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Kdash1228
Jun. 21, 2011, 09:55 AM
I was just wondering what other people did regarding two different things.

1. With horses that have "bouncy" trots, do others find it easier to absorb the movement with longer or shorter stirrup lengths?

2. Does anyone have a horse who is happier and much more willing to work, bend, relax, etc... with a light contact? When I first started leasing my horse, I was informed he has always been heavy in the mouth (he is 11 years old now). He is a big horse compared to me, so for him to be heavy in the hand, it is nearly impossible for someone my size to hold him up. But lately, we've had WONDERFUL rides when I maintain a lighter contact on the inside rein. He doesn't pull on the reins or hang on the bit, it is pleasant for both of us to make turns, and he is much more relaxed and collected in all 3 gaits.

The reason I ask is because I had a trainer who insisted on taking up much more contact. While I understand the concept of it all, is it possible that my horse just does not like that much contact? His owner had a custom bit made for him awhile ago to help him not hang on it. I'm even thinking of maybe trying different bits to just see if there is something more suitable that would make him happier or to see how he would react to them.

Any insight on either would be wonderful. :)

EventingMare
Jun. 21, 2011, 10:00 AM
I have had a horse with bouncy trot and had my trainer do longe lessons with me one him. It really helped as I could focus on just sitting to him and not all the dressage movements, etc. I think I left my stirrup length at its normal place, around my ankles when my feet are out of the stirrups.

For your second question, I would ride however its comfortable for you and your horse. There is nothing worse than riding a heavy horse and when you are done riding your arms and shoulders hurt. Ideally, horses would have correct training before we buy them and would be light in the bridle. Good luck!

Kdash1228
Jun. 21, 2011, 10:15 AM
I've had injuries to both of my ankles (of course, as soon as one starts healing, I hurt the other one) so keeping my heels down has been a bit of a task, especially with his bouncy trot. My feet have a tendency to come out of the stirrups at times. I can't figure out if its because of his movement or just the lack of strength from constantly injuring myself.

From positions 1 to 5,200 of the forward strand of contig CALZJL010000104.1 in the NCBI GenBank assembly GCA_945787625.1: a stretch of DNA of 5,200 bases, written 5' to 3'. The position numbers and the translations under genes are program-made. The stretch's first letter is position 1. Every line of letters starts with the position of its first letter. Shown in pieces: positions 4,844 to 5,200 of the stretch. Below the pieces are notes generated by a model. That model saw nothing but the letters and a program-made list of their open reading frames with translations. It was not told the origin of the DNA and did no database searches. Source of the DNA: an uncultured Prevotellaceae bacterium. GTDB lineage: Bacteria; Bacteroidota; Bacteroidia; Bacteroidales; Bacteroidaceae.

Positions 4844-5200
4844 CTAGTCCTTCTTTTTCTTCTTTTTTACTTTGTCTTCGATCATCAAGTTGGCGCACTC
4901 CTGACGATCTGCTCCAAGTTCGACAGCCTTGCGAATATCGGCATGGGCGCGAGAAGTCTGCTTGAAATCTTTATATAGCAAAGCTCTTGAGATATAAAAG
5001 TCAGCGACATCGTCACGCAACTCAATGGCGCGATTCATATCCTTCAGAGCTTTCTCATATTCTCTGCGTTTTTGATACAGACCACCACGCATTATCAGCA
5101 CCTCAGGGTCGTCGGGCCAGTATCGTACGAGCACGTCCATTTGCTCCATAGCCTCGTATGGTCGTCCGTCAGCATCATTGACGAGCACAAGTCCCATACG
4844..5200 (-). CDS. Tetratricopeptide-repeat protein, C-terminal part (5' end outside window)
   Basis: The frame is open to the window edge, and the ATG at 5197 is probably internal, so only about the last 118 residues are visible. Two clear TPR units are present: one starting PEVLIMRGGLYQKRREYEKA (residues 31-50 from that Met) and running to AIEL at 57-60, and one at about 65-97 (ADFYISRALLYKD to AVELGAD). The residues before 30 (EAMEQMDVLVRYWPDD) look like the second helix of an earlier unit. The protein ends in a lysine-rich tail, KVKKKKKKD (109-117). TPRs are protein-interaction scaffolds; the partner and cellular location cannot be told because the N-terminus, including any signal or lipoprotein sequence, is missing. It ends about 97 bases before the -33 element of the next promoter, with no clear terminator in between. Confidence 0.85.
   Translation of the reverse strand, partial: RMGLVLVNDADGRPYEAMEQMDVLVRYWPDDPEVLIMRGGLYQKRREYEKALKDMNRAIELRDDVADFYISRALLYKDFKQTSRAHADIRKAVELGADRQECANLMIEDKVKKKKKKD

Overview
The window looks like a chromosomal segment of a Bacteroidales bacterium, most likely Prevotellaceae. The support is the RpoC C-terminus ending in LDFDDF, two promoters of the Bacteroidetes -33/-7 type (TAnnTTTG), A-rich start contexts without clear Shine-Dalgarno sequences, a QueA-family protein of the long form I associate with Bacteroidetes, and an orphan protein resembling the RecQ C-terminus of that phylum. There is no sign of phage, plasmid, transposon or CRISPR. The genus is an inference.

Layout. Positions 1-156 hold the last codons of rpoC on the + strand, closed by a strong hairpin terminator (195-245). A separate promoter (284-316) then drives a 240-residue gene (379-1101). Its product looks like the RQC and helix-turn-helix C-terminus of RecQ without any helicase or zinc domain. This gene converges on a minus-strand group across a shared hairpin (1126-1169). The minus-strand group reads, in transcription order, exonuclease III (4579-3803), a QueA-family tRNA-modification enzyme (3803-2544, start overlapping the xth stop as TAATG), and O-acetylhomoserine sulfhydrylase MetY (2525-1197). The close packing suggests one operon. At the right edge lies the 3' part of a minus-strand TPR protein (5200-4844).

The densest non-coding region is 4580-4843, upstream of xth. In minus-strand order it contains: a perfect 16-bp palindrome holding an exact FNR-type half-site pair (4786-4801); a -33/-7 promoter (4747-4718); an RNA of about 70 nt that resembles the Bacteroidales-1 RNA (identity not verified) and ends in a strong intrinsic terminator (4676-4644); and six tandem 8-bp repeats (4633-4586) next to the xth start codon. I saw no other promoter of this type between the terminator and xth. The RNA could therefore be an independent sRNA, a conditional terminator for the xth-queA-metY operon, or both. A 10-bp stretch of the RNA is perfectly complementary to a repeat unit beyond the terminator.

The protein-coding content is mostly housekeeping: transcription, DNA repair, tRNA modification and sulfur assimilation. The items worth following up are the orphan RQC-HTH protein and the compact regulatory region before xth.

Thanks!! I remember a lot of trainers and judges seem to want that constant connection, but I figured that as long as my horse was happy and he was doing everything correctly and accepting the outside rein, then that was much better than him fighting against me and not being happy.

Heinz 57
Jun. 21, 2011, 11:04 AM
I have a VERY bouncy, big-strided 17.3h TB. And I've found that the riding comes more from the hips, less about the legs. It took a while for me to really feel secure up there and loosen my hips.

As for the second question, I'm wondering if he's REALLY connected on that looser rein, or if he's sort of faking it and just faking it well (and that's what you're instructor is seeing). Sure, its easier for him to go on a looser rein. The above gelding is the same way - he'd rather you ride him like a hunter and let him just cruise around. Once packaged, though, and really ridden up from behind into the contact - the connection is almost unbelievable!

Kdash1228
Jun. 21, 2011, 11:15 AM
I kind of understand what you mean about riding from the hips, but I guess I'm not too sure how to go about doing that. Any suggestions?

So do I spend time trying to package him and risk frustrating rides? When riding by myself without a training, since I don't necessarily know exactly what to do if we run into issues, I have a tendency to get frustrated and it just makes me not want to go out and ride after awhile.

It feels like he is pulling on my hands and arms, which makes me want to just give up. We just accomplished staying balanced over a ground pole w/t/c without rushing afterwards, but it was only after I stopped trying to maintain a tighter contact with the inside rein. Or maybe I was just stiff with my reins, idk.. ahhhh

hollynanne
Jun. 21, 2011, 11:29 AM
After having horses that I couldn't ride with any contact (they would go totally inverted), my mare has figured out what I'm asking and is actually going ON the bit at times. What suprised me was that it is a lot more weight than I was expecting. However, she'd still rather I ride on the buckle and she pick where her head is and speed.

Is it possible that your horse is now ready to ride more on the bit, rather than hanging on the bit? Give it a shot, in little bits, during your rides. You don't have to ride on the bit or on a loose rein the whole time, try both ways and see if you can find a happy medium.

Kdash1228
Jun. 23, 2011, 09:02 PM